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College Financial Aid For Dummies cuts through the financial jargon and provides you with tips, techniques, and suggestions for ...
College Financial Aid For Dummies cuts through the financial jargon and provides you with tips, techniques, and suggestions for navigating the financial aid maze and getting the money you need for college.
Inside, you'll discover how to
Why This Book? We're Here to Help.
Icons Used in This Book.
Peering into the Crystal Ball.
Part I: Who Qualifies for Financial Aid.
Chapter 1: College Money: Who Gets It.
Chapter 2: What if You're Adult, Part-Time, International, or Other?
Chapter 3: Decoding the Financial Aid System.
Chapter 4: Dr. Davis's Comprehensive Finaid Calendar.
Chapter 5: College Costs: Upward and Onward.
Part II: How to Find the Aid You Need.
Chapter 6: Tapping the School's Own Aid.
Chapter 7: What Uncle Sam and Aunt Feddie Are Willing to Fork Over.
Chapter 8: The Shape of State Aid.
Chapter 9: Negotiating: Get Ready to Bargain.
Chapter 10: Merit Scholarships for the Talented.
Chapter 11: Keep Up the Good Work.
Chapter 12: Use This Hotlist and Get Wired for Finaid.
Chapter 13: Just the FAQs: Dr. Davis Answers Your Questions.
Part III: Finaid Planning for the Long Haul.
Chapter 14: Choosing a College Financial Aid Planner.
Chapter 15: Please Save for My College Education.
Chapter 16: Becoming an Educated Borrower.
Chapter 17: Can You Smile and Salute?
Chapter 18: Planning for Graduate and Professional Study.
Part IV: Filling Out Forms and Other Fine Print.
Chapter 19: Blooper-Proof These Lines.
Chapter 20: The Lines That Cross Up Your Finaid Chances.
Chapter 21: Figuring Out Your Best Deal.
Part V: It's Payback Time -- Or Is It?
Chapter 22: Can Your Loans Be Forgiven?
Chapter 23: Drowning in a Sea of Debt.
Part VI: The Part of Tens.
Chapter 24: Ten Ways to Grow Your Own Opportunities.
Chapter 25: Ten Strategies for Cutting College Costs.
Chapter 26: Ten Facts That Finaid Counselors Don't Tell You.
Chapter 27: Ten Common Goofs That Can Cost You Money.
Chapter 28: Ten Tips on Hiring a Computer to Help Find Aid.
Chapter 29: Ten Ways to Avoid Finaid Fakes and Frauds.
Scholarships by the Score.
Academic, Merit, Leadership.
Glossary of Financial Aid Terms.
In This Chapter
As a student or parent paying college bills, do you agree or disagree with the following statements?
A recent national survey reported in Student Poll (a product of Baltimore's Art & Science Group, Inc., institutional marketing consultants to higher education and the nonprofit sector) confirms that a whopping majority of people who pay tuition bills say the financial aid system doesn't meet the requirements of the beleaguered middle class.
"On paper it looks as though we have a big income," says Greta, a Virginia mother whose family is experiencing the sticker shock of college costs. "We're not going hungry, but we have old cars, and my husband's job may set sail at any time. We don't eat meals out, buy more than the bare minimum of clothing, or take vacations. Every dime we can hang onto goes toward tuition."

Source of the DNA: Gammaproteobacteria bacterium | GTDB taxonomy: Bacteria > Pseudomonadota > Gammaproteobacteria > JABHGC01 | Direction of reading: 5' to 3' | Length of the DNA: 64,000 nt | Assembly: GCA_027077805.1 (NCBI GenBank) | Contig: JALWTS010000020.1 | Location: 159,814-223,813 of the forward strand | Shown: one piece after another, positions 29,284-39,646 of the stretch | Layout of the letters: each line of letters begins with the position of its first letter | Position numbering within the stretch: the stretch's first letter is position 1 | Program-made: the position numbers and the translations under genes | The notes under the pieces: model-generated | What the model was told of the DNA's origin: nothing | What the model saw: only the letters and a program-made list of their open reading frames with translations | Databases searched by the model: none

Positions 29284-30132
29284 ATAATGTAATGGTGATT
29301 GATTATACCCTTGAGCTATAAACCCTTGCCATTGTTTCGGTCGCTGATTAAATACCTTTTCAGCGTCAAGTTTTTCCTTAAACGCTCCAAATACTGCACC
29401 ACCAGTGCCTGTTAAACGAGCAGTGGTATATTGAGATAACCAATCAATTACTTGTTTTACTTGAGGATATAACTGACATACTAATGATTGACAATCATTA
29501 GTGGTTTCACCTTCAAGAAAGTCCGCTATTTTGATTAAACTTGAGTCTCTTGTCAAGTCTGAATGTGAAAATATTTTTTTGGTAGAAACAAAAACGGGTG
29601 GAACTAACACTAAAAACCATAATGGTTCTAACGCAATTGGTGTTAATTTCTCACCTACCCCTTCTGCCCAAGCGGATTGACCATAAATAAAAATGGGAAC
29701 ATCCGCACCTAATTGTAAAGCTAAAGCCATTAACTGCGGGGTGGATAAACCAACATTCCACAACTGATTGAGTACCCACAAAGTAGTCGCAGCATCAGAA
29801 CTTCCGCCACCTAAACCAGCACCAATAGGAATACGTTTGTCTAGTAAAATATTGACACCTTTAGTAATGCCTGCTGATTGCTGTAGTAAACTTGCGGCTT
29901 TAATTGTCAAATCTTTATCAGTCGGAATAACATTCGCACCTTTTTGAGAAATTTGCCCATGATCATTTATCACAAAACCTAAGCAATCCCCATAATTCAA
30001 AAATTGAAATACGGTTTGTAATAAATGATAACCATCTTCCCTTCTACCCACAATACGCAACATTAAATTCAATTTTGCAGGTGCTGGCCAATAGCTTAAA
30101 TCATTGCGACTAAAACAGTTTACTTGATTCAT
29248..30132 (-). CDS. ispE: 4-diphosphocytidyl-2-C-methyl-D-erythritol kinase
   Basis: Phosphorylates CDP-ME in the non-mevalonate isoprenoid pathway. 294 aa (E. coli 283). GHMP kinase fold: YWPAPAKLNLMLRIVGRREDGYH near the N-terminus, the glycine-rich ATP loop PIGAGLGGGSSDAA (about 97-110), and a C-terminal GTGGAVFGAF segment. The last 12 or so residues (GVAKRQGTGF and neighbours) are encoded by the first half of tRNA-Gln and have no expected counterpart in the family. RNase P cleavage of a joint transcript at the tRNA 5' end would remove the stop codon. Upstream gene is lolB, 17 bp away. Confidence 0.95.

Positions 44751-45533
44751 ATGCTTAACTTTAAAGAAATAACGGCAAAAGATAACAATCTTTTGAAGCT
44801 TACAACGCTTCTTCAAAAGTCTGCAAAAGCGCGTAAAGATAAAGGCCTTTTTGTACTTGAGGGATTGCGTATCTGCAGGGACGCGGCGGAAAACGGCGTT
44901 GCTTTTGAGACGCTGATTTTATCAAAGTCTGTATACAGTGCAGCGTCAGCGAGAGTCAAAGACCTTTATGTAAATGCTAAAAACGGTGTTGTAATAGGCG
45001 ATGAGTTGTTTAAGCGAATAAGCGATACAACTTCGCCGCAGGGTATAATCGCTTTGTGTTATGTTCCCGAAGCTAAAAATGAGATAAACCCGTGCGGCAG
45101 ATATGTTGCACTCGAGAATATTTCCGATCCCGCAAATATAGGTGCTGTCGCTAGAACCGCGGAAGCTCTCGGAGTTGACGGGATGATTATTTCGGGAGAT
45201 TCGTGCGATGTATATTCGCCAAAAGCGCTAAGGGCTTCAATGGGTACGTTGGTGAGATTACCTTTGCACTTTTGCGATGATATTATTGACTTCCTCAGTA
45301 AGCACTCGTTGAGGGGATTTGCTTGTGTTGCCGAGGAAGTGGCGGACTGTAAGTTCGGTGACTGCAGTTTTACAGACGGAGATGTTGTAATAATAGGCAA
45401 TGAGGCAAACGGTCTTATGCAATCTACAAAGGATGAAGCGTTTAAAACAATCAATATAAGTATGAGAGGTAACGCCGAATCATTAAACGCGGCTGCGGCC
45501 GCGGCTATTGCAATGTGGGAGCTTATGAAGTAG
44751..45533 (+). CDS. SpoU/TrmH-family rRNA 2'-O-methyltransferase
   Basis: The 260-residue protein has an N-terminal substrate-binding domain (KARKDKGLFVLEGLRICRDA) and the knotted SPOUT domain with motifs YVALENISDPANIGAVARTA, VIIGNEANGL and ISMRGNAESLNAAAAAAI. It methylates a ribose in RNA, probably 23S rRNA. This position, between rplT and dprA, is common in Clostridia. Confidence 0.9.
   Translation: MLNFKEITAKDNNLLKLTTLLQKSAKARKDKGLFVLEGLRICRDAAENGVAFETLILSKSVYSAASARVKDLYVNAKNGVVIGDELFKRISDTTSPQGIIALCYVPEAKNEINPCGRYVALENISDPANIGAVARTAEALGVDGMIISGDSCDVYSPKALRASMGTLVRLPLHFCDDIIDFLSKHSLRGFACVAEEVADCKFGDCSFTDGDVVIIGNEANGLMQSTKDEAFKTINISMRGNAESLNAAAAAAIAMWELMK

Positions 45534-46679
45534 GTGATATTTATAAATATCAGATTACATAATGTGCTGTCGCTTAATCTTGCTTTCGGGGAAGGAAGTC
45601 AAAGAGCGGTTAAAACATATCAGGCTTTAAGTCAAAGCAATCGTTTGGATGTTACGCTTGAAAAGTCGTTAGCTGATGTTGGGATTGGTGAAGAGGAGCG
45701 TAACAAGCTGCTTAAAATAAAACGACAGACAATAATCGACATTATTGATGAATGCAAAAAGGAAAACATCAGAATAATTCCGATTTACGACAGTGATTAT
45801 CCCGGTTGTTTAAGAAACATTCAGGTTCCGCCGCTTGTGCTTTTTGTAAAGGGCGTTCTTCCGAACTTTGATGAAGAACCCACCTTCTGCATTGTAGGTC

Does the grim perception of aid for middies have roots in reality? Yes, it does. But in this book, we show you moves and techniques to enhance your eligibility for a larger chunk of financial aid -- a term which we often shorten to finaid. We tell you what you need to know about how the financial aid game is played today and what middle-income families, especially, can expect.
When the tuitions are up and the chips are down, where do you turn?
You can't get around it: Loans and more loans are most of the solution for middle-class families who don't go all out to dig up the gold. The bulk of financial aid arrives in education loans for which the student or family may have to pay interest -- often while the student is in school.
Colleges are more likely than banks to operate borrower-friendly loan programs with low interest rates. Many colleges offer novel plans to help all students more easily bear the burden of steep tuitions. In addition to low-rate loans, alternative financing plans may include such features as lengthy repayment periods, tuition installment plans, and deep discounts for prepaying tuition.
Even so, the growing indebtedness for education terrifies parents and worries educators who fear that students are mortgaging their futures. Students and graduates now owe more than $30 billion borrowed from federal programs alone, not counting loans from schools, financial institutions, and private organizations.
We join the crowd in shrinking from the prospect of heavy debt loads that grind down youth as they begin carving out careers. We're shocked to hear about two-year community college graduates who start their working lives owing $14,000, or bachelor's degree holders forced to take jobs they don't want because they're saddled with a $30,000 debt. These scenarios seem unfair to those of us who graduated debt-free in decades when education was more affordable and aid more generous.
But in dealing with realities, the hard truth is that in the late 1990s, a sizable loan may be the only ticket to higher education in an era where a college degree is mandatory for professional positions.
Virtually any family, however affluent, can borrow the entire cost of college, however expensive. There's no such thing as making too much money for an unsubsidized loan -- you can make a million dollars a year and still get an interest-bearing federal Stafford or PLUS loan (described in Chapter 7).
If you get chills thinking about taking out loans and making monthly repayments over the next 20 years or so, turn to Chapter 10, which identifies some of the cash you're allowed to keep.
Here's a sampling of potential "keeper" perks that middle-class families and others can take advantage of: